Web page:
Margaret Barth, author of "Microbiological Spoilage of Fruits and Vegetables," estimates that of all the product that is grown in the United States, 20 percent will be lost to spoilage. One of the chief means of reducing this spoilage is refrigeration. Some fruit benefits from refrigeration. Some, however, is spoiled if you put it in the refrigerator too soon.
Some fruits ripen after they are picked. Some don't. Strawberries, cherries and grapes ripen on the plant. Once you pick them, they may get softer due to the natural deterioration of plant matter, but they will never get any sweeter. In other words, once picked, these fruits are as ripe as they will ever get. Fruits that don't ripen after picking should be refrigerated immediately. Other fruits that fall into this category are apples, blueberries, raspberries, tangerines, oranges, limes and blackberries.
Ripening after Picking
Other fruits continue to ripen after picking. In these fruits ethylene gas is part of a ripening signal. If the fruit is left on the plant long enough, the plant will send the signal. But the signal can also be triggered by a wound to the plant. The wound made when the fruit is cut from the plant can actually trigger ripening. These kinds of fruits--avocados, bananas, pears, plums and tomatoes--will stop ripening if you put them in the refrigerator. For best quality, ripen them at room temperature in a brown paper bag that traps the ethylene gas. When the fruit is fully ripe, you can store it in the refrigerator to stop it from over-ripening or spoiling.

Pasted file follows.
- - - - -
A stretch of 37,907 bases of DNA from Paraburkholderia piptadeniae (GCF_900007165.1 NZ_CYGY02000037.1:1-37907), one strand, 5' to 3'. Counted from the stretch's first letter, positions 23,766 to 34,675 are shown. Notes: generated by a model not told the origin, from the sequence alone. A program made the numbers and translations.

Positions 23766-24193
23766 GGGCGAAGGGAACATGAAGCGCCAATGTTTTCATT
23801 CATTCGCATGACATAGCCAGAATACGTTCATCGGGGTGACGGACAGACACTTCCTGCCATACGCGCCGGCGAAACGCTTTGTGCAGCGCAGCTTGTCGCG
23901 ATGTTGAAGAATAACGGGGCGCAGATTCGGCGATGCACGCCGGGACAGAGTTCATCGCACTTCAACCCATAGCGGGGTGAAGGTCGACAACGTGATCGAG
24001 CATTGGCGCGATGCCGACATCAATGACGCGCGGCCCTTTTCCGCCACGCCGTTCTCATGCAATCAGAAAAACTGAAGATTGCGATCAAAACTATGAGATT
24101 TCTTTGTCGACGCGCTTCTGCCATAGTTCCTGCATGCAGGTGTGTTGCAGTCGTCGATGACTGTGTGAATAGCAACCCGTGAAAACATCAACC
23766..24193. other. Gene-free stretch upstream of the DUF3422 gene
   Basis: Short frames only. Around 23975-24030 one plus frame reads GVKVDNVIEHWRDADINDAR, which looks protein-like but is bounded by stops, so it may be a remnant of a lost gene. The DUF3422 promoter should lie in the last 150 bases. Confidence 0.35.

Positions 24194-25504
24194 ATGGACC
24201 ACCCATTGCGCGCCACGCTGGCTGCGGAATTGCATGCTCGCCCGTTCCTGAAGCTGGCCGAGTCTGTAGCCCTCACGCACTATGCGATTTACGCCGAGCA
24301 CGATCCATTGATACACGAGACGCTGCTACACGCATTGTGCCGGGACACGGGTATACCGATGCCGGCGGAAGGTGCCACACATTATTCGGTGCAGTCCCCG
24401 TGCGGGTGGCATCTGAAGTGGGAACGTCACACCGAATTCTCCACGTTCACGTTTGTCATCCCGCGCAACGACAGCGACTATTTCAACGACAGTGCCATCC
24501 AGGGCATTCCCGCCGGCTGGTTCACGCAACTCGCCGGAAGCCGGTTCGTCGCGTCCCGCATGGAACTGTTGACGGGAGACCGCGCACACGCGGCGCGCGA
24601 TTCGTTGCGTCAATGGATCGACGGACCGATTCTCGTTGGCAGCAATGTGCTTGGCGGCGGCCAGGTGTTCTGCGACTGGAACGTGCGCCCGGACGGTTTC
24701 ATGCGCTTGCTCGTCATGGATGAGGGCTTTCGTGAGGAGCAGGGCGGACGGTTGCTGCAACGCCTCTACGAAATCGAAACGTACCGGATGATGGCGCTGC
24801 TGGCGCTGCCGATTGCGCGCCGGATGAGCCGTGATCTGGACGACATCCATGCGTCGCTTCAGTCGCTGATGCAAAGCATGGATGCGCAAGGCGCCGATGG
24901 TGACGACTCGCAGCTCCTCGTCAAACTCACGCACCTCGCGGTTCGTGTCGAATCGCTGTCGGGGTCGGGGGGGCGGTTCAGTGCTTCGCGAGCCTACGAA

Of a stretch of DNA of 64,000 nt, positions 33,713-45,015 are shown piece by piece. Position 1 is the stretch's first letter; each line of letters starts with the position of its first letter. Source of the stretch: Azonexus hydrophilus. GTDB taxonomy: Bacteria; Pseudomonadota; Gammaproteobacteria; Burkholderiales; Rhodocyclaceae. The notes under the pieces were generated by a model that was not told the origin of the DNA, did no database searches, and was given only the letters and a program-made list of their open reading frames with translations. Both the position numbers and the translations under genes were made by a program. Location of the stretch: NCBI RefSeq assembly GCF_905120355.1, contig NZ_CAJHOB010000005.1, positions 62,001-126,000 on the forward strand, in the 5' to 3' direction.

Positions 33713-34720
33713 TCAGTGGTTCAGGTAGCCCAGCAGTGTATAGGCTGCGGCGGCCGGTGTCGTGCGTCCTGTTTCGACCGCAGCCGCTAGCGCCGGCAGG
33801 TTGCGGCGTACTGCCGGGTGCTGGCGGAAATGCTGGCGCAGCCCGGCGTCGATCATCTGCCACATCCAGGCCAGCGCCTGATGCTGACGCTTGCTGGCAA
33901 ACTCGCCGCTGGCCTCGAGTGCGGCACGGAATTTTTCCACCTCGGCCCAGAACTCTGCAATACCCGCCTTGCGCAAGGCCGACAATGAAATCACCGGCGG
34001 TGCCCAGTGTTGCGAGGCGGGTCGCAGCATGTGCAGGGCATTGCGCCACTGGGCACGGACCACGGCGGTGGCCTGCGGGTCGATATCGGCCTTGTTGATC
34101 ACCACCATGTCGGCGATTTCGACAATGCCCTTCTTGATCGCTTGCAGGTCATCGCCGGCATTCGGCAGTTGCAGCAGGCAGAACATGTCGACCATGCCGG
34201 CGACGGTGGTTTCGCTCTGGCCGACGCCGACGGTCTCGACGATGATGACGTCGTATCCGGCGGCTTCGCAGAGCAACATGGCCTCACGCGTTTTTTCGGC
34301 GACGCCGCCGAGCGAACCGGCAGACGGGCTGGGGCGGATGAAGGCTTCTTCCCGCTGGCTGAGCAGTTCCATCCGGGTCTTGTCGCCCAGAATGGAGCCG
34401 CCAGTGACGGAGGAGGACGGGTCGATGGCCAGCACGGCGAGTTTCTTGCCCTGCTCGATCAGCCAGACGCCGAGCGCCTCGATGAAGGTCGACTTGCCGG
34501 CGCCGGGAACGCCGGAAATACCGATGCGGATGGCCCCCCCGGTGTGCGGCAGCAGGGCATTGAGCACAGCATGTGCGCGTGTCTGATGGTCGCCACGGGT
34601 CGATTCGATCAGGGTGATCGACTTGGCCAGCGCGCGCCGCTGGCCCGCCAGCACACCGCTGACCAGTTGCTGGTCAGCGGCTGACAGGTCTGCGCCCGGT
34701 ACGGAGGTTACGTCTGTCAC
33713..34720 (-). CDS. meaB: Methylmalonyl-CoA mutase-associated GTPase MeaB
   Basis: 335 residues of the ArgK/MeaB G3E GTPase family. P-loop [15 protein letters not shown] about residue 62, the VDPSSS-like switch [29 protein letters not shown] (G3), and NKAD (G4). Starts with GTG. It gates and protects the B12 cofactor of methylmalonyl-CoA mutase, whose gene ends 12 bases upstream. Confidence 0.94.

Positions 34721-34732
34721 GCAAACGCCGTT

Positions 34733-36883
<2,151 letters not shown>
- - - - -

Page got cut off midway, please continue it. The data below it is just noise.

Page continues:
Refrigeration and Spoilage
All fruit can spoil. Ripe fruit spoils more quickly than unripe fruit. One of the reasons fruit spoils is bacteria, mold and fungus. If you have ever forgotten about a peach only to find it covered in blue or green mold, you are familiar with this kind of spoilage. Refrigeration slows the growth of these microbes. In doing so it buys you a little bit of time between the time your fruit is fully ripe and the time it starts to deteriorate.
Fresh cut fruit always requires refrigeration. Whether the fruit was cut before you bought it or whether you cut it up, that fruit needs to be refrigerated. Soft fruits that have been cut up, fruits like mangos or melons, typically have a shelf life of two days or less even if they are refrigerated. Fruits containing more acid or harder fruits have a slightly longer shelf life. Anytime you cut open a fruit, you accelerate the ripening process and expose that fruit to bacteria, mold and fungus. For both food safety reasons and food quality reasons, keep cut fruit in the refrigerator.
- University of Illinois Extension; Don't Put Fruits in the Refrigerator Until They Are Ripe; Drusilla Banks; 2011
- University of Nebraska; Summer Fruits & Veggies: Q & A; Alice Henneman
- Houston Press; When to Refrigerate Fruits and Vegetables; Kristen Majewski; March 2011
- Plant Physiology Information Website; Fruit Ripening; Ross E. Koning; 1994
- North Carolina State University; Microbiological Spoilage of Fruits and Vegetables; Margaret Barth et al